Where are y'all from?
- Oh good, okay.
So is this your first visit here?
- [Woman] Yeah.
- Alright, excellent.
- [Man] It was this or the waterpark, so...
- Well, hey, I'm glad you guys choose this.
I'm glad you chose this.
When I first got to Mount Rushmore,
it was amazing because I would see people
stand there and look at those four Presidents
with tears coming down.
And if you study those four Presidents, they're amazing.
Each one of them did something marvelous for our country
and that's why we're still free.
One thing that was really missing, however,
I believe was the story of the American Indians
that lived here.
(drum beating and chanting)
- [Jasmine] Today, I'm performing the
Native American hoop dance.
The hoop dance symbolizes the circle of life.
It symbolizes how everything is connected
within that hoop, the cangleska.
I'm able to make different formations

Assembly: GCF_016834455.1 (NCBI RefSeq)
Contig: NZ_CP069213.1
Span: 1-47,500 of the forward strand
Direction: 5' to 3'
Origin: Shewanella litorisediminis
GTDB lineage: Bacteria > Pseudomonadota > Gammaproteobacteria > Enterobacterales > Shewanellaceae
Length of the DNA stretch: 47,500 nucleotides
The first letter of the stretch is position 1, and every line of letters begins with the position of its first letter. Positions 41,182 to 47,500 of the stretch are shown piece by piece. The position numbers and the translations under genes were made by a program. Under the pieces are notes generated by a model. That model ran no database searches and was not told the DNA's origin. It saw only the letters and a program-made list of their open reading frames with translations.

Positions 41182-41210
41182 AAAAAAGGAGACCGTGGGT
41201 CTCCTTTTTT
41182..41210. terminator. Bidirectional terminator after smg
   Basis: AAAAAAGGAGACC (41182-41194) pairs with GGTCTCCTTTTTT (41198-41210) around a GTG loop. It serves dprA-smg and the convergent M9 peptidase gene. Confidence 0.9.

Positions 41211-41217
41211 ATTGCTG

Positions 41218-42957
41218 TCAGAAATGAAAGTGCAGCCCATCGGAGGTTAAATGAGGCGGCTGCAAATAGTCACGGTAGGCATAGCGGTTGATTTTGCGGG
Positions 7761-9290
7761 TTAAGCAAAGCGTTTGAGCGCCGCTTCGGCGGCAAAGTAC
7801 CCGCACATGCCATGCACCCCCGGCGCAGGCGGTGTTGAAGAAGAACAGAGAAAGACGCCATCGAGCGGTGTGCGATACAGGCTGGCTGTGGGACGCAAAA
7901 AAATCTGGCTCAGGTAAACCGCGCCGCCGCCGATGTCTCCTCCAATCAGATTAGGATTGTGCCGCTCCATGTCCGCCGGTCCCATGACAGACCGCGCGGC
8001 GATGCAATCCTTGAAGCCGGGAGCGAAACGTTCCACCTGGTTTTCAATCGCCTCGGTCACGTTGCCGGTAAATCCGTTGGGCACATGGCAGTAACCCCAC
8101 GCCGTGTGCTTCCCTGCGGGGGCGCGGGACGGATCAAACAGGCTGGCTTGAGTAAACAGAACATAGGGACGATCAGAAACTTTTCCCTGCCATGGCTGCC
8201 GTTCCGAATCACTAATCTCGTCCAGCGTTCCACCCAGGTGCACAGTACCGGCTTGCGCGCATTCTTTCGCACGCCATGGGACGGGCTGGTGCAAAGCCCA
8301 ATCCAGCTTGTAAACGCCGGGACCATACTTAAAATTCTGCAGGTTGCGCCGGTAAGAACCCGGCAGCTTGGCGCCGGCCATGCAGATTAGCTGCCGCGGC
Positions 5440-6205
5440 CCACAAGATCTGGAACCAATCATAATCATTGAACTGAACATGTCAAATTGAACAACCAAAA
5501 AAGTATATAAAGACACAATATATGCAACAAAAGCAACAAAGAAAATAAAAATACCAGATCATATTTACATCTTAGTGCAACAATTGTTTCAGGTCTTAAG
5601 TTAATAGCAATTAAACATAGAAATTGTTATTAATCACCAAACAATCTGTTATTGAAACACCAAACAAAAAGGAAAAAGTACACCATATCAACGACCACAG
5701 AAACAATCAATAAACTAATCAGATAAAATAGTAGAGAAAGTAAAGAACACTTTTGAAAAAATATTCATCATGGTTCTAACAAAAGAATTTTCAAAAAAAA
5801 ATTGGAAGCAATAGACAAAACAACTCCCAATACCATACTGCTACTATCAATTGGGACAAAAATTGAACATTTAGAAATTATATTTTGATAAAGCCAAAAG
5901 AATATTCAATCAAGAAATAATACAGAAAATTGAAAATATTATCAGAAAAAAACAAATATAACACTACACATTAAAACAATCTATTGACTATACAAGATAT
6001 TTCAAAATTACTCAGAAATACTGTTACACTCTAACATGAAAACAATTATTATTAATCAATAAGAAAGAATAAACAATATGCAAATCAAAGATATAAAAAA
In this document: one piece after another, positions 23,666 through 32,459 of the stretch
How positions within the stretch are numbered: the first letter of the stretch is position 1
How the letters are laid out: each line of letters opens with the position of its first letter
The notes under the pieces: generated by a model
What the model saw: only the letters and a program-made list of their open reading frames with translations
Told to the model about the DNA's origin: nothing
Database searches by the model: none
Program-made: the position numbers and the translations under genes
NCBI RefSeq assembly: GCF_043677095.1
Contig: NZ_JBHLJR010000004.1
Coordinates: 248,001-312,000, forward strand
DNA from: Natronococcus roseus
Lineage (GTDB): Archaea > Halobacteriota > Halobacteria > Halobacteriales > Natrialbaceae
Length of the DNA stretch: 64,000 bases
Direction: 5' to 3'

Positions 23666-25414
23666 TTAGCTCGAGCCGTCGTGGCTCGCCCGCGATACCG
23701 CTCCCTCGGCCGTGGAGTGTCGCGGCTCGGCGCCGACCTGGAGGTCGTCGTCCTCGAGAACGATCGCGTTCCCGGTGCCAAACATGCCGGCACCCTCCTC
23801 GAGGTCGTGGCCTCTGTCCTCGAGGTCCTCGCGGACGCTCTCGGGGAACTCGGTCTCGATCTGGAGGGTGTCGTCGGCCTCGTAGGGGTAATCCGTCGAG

that represent a eagle, a butterfly, a flower.
We are all connected within this hoop.
Whether you're from the red, yellow,
black or white nation,
we are all related, we're part of the Black Hills.
This is our sacred land.
- The first year I was here, we added the Indian teepee.
And it was extremely popular.
Come on, I'll tell you a little bit about it.
Every tribe was different, you can always tell
which tribe there by the flaps.
And you announce yourself, or you'd say,
me zi sungila, my language that's me, yellow wolf.
And they say, come on in.
Or they don't answer you, they don't want you in there.
- [Woman] That makes sense to me.
- I remember one day I went out there.
And there was like 20, 30 people gathered.
And so I said, what the heck,
I'll just start talking about this.
So I start talking about that,
when I got through, there was about 200 people there.
And so that made me think, let's do something else.
Let's start talking about this.
- [Eugenio] Under the Sioux nation,
we have three subdivisions.
We have the Lakota, Nakota, Dakota.
We speak the same language, you understand each other,
but there's a dialect.
Okay, I'm going to mix it up here.
(speaks foreign language)
- [Group] Nakoda.
- N, you hear the N.
We want to teach the visitors from all over the world
the true stories of the Lakota.
Their side of the story.
- This is sacred ground to us right here.
This land was desecrated by the white people.
We have stories that are very hard to tell.
We have stories that are very hard to listen to.